BLANCA GUERRERO /
Immigrating from Spain to New York at a young age, Blanca has inherited a rich artistic sensibility from the creative influences of her family and the multicultural environment of New York City, further developing her unique serene aesthetic that conveys her minimalist perception.
Gentle, calm, and amiable like her work, Blanca welcomed us with a bright smile and shared with us her path as a young artist as well as the insight into her inner observations.
Hello Blanca! Can you tell us a bit about yourself and your upbringing?
I am a visual artist. I was born in Madrid and I moved to New York with my family at the age of three back in the early 1990s. My mother came working as a translator and my father was an artist who came to American without knowing how to speak English. My family were sort of learning and exploring New York all together. Originally, we had planned to stay for two years only, but now we’re still here!
Growing up in New York, I think I had an interesting upbringing, especially those fond memories of me playing and spending time in my father’s studio. I didn’t really realize how special my life in New York was until I left the city for college to study printmaking at the Rhode Island School of Design. I didn’t realize how un-American my environment had been even though I had been living in America. It was like a reverse culture shock for me. I have always felt connected to both New York and Spain, but at the same time, I feel like I don’t fully belong in either place. So for my work, I have always been interested in ideas about memories and nostalgia. They are where I pull a lot of inspiration from and transform them into imaginary mindscapes and structures. Living in New York, you need a realistic balance; therefore, besides my artist career, I also work as a product photographer at a textile company. Having a day job works perfectly for me, because my studio time would then seem much more precious and I’d also be more focused when I work.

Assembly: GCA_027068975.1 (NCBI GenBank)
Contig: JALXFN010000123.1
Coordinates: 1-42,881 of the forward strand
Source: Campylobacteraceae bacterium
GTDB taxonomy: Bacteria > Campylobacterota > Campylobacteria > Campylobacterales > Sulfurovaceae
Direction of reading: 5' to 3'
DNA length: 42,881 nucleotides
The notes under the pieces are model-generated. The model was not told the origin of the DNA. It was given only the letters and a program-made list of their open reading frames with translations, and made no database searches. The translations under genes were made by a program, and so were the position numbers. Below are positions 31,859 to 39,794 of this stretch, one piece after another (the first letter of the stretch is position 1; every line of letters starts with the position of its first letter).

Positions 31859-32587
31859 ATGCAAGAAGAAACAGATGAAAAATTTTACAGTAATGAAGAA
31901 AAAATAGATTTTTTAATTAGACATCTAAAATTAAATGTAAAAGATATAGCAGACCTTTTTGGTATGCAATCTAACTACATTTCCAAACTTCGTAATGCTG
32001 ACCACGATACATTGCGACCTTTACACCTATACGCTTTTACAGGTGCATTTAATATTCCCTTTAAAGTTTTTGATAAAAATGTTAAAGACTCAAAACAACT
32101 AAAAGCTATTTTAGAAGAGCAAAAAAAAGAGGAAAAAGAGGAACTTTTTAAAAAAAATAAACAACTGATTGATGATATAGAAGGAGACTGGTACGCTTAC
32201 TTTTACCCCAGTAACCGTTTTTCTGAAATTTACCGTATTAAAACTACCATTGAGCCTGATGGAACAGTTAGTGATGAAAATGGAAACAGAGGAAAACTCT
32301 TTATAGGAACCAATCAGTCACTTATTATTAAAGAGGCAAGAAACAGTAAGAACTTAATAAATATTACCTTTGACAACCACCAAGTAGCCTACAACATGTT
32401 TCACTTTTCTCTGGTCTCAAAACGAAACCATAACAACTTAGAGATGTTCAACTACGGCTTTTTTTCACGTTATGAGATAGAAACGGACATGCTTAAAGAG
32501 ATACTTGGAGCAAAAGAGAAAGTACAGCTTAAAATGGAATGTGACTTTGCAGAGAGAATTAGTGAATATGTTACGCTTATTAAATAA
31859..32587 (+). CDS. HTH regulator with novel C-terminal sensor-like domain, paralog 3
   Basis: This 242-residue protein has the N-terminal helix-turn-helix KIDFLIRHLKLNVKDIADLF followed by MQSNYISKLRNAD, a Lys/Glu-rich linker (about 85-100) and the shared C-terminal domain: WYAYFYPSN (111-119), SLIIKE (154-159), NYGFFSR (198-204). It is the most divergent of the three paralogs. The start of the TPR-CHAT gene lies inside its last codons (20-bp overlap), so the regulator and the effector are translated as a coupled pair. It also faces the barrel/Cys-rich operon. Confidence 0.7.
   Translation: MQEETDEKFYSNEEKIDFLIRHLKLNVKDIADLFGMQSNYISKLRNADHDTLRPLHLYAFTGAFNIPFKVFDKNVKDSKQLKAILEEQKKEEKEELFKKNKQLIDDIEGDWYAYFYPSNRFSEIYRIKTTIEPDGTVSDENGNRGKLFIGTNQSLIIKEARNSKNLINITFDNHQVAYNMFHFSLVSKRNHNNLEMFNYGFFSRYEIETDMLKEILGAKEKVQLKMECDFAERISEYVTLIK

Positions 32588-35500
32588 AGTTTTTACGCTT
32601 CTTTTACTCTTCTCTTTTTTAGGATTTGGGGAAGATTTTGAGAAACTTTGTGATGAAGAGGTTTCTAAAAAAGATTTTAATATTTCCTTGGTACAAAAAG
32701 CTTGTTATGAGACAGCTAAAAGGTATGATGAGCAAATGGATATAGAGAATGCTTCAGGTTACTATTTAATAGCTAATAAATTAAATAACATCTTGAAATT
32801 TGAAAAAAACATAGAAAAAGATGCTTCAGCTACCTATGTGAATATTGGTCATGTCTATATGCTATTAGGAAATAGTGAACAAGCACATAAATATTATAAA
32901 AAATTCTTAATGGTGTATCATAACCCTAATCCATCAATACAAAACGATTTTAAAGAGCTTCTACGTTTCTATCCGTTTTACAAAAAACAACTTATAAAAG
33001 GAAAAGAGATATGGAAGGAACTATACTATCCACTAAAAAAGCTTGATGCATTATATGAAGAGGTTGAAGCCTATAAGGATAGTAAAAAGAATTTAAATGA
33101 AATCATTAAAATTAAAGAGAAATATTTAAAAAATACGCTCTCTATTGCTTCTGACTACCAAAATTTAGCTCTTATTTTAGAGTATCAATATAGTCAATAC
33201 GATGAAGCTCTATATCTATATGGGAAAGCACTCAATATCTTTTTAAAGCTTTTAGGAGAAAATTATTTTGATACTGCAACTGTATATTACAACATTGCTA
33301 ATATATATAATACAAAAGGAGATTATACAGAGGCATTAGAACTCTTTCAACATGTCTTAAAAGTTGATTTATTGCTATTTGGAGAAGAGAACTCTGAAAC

What is a studio day like for you?
First, I like to start my day by walking to the studio, which is like a 40-minute walk from my house. It helps me clear my mind before I dig into work. I begin by playing some music and laying everything out on the work table, like pieces of scrap paper or my paintbrushes. To keep myself calm, I also spend some time looking out the window at the Gowanus Canal. If I’m not painting, I take photos with my film camera, make collages, or read, then simultaneously cross-reference everything.
I share a studio with my dad and we’re very respectful of each other’s space. So, I’d always make sure I clear everything when I leave the space.